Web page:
And the truth is that while the Australians are hardened by State of Origin football, the fixture against the Exiles is probably just about the best opposition England can muster halfway through a Super League season, certainly superior to playing either France or Wales.

Several England players had been keen to stress in the build-up that playing against the Exiles was a marked step-up from your average Super League fixture and pretty much Test-match standard in terms of skill and intensity.

The match capped what England reckon was another very useful week in camp at Loughborough University - now the team's permanent base - and Sinfield was keen to stress the importance of ending that time together with a hit-out.

"Ultimately as players we are judged on our performances and we made some huge strides," said Sinfield.

"There is so much that we can learn as a group, things cannot learn on the training field."

McNamara started with Richie Myler and Sinfield as his half-back combination and brought Rangi Chase off the interchange bench. The Exiles seemed to target Chase's defence after the break and that might be something McNamara will consider when picking arguably his most important pairing.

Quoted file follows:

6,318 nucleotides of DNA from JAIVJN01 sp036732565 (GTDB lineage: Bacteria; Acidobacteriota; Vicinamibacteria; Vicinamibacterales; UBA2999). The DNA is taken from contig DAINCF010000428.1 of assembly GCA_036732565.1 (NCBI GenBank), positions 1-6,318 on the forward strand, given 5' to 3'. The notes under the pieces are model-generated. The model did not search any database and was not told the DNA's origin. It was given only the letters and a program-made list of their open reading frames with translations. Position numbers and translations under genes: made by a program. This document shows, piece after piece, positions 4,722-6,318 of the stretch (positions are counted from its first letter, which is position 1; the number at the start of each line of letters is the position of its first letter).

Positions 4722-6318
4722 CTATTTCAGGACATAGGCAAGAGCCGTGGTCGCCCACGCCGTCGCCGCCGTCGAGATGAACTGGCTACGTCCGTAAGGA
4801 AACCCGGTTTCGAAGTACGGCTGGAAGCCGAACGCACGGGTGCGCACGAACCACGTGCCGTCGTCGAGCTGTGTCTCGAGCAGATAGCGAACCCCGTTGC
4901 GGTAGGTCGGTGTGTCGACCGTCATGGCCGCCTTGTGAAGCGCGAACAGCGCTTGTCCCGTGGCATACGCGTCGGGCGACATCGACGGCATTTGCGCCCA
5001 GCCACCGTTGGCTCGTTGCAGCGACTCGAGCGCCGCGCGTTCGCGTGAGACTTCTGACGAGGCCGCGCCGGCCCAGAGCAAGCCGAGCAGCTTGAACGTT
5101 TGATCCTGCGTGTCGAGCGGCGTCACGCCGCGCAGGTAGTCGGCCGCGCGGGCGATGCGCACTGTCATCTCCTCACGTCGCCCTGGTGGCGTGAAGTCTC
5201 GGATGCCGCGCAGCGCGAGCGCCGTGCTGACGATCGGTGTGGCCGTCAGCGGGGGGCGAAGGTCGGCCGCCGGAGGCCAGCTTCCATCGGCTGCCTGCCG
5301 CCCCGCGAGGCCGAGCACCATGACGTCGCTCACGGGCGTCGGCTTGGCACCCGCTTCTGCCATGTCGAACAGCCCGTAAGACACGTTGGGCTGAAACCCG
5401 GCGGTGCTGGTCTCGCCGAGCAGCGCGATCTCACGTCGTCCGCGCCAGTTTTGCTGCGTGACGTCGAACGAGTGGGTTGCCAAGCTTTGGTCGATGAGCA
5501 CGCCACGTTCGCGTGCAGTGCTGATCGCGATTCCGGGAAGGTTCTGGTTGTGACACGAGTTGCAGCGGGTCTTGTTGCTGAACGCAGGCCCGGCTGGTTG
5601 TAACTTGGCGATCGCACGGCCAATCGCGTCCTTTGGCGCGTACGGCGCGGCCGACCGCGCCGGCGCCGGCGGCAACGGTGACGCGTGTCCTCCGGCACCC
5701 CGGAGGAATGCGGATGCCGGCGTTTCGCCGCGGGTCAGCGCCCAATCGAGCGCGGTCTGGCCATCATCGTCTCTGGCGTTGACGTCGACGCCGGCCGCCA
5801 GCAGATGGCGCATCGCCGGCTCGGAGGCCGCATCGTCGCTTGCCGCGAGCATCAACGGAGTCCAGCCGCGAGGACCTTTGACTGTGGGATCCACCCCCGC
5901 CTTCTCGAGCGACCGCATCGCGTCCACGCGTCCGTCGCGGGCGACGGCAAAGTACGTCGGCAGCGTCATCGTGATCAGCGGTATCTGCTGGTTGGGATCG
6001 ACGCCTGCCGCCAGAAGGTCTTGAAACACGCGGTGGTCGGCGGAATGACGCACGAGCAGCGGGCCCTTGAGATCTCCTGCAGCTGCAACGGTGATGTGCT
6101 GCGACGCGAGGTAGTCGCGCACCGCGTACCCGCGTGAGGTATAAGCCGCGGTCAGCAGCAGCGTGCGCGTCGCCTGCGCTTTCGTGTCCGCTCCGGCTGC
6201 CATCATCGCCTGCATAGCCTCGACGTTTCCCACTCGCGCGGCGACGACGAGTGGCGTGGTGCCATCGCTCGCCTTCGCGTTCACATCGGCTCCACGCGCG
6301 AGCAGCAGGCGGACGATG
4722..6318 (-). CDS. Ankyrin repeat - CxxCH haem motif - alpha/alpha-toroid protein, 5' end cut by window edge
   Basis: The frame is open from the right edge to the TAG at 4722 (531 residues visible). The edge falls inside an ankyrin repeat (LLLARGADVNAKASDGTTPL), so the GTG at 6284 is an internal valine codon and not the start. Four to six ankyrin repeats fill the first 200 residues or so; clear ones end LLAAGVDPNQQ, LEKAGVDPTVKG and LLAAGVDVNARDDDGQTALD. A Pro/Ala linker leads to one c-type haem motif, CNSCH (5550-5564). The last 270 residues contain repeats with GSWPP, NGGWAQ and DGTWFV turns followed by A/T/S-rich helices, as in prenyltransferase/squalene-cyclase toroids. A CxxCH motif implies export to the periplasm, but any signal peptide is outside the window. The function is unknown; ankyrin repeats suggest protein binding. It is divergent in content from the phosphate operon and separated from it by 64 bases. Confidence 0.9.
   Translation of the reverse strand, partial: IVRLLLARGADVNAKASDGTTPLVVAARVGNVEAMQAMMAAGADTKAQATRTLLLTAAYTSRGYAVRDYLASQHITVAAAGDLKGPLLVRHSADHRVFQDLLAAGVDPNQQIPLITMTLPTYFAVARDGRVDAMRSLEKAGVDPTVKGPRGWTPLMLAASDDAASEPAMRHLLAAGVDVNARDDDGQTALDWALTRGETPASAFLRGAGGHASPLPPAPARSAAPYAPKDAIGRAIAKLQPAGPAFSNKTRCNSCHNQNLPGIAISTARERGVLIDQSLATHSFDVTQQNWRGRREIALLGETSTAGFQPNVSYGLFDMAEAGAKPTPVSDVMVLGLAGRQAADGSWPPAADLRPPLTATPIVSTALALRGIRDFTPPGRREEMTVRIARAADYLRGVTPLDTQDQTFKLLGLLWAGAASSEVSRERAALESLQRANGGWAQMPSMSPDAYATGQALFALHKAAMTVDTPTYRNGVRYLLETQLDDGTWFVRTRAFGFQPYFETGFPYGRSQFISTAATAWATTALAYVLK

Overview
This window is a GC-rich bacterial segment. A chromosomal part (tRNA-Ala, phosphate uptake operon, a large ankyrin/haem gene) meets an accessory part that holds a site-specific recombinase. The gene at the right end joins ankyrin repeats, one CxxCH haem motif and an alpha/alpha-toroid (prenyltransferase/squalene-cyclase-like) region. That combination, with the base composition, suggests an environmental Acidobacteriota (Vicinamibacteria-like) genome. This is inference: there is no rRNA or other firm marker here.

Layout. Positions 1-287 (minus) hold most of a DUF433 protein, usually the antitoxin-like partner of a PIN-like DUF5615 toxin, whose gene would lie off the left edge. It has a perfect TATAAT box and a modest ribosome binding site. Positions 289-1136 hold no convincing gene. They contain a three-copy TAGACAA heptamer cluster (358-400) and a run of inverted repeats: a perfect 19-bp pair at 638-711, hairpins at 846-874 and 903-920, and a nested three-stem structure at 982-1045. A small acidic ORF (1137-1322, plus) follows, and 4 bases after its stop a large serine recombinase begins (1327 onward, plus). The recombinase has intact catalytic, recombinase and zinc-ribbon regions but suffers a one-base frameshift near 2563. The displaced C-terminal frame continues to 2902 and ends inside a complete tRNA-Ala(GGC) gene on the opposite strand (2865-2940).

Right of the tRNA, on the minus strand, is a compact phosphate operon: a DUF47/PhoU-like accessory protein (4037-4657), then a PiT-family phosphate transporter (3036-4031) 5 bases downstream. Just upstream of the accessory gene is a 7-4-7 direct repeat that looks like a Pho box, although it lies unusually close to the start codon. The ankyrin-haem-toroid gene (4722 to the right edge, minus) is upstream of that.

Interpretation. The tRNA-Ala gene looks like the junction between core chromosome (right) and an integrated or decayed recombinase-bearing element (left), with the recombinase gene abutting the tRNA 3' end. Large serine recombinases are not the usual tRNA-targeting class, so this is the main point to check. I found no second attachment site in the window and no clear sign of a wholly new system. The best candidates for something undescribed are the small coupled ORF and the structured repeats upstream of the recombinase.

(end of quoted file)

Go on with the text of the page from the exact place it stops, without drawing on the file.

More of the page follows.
Some of the touches from Tomkins and Leroy Cudjoe, who deceived Brett Hodgson with a superb dummy for the first of his two tries, hinted at a strong self-belief running through the squad.

But perhaps the most candid assessment of the fixture came from Exiles coach Brian McClennan. When asked whether he had been impressed with England the former Leeds Rhinos boss replied: "Not particularly, but it was a pretty loose game in general. Not all that fast, I thought it was pretty slow."

McClennan at least acknowledged that the England team that lines up at the World Cup will be greatly enhanced by the return of their players currently in Australia's National Rugby League.

The Burgess brothers Sam and George, James Graham, Jack Reed and Gareth Widdop - they are hardened NRL players. Graham and the Burgess's, will bolster an already strong pack, while Reed will slot in at centre and Widdop will add competition in the halves.